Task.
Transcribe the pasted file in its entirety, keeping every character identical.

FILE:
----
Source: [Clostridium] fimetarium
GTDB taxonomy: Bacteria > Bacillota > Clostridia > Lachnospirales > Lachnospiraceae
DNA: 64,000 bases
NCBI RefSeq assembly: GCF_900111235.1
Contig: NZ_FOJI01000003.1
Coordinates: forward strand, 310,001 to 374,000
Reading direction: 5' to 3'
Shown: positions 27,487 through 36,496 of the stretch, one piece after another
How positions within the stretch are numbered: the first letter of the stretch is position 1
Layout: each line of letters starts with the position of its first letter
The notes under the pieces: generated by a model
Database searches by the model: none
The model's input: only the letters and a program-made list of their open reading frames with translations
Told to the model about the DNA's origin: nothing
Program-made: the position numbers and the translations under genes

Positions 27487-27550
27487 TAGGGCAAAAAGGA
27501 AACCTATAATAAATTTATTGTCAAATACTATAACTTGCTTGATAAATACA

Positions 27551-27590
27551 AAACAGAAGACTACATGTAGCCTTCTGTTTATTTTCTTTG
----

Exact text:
Source: [Clostridium] fimetarium
GTDB taxonomy: Bacteria > Bacillota > Clostridia > Lachnospirales > Lachnospiraceae
DNA: 64,000 bases
NCBI RefSeq assembly: GCF_900111235.1
Contig: NZ_FOJI01000003.1
Coordinates: forward strand, 310,001 to 374,000
Reading direction: 5' to 3'
Shown: positions 27,487 through 36,496 of the stretch, one piece after another
How positions within the stretch are numbered: the first letter of the stretch is position 1
Layout: each line of letters starts with the position of its first letter
The notes under the pieces: generated by a model
Database searches by the model: none
The model's input: only the letters and a program-made list of their open reading frames with translations
Told to the model about the DNA's origin: nothing
Program-made: the position numbers and the translations under genes

Positions 27487-27550
27487 TAGGGCAAAAAGGA
27501 AACCTATAATAAATTTATTGTCAAATACTATAACTTGCTTGATAAATACA

Positions 27551-27590
27551 AAACAGAAGACTACATGTAGCCTTCTGTTTATTTTCTTTG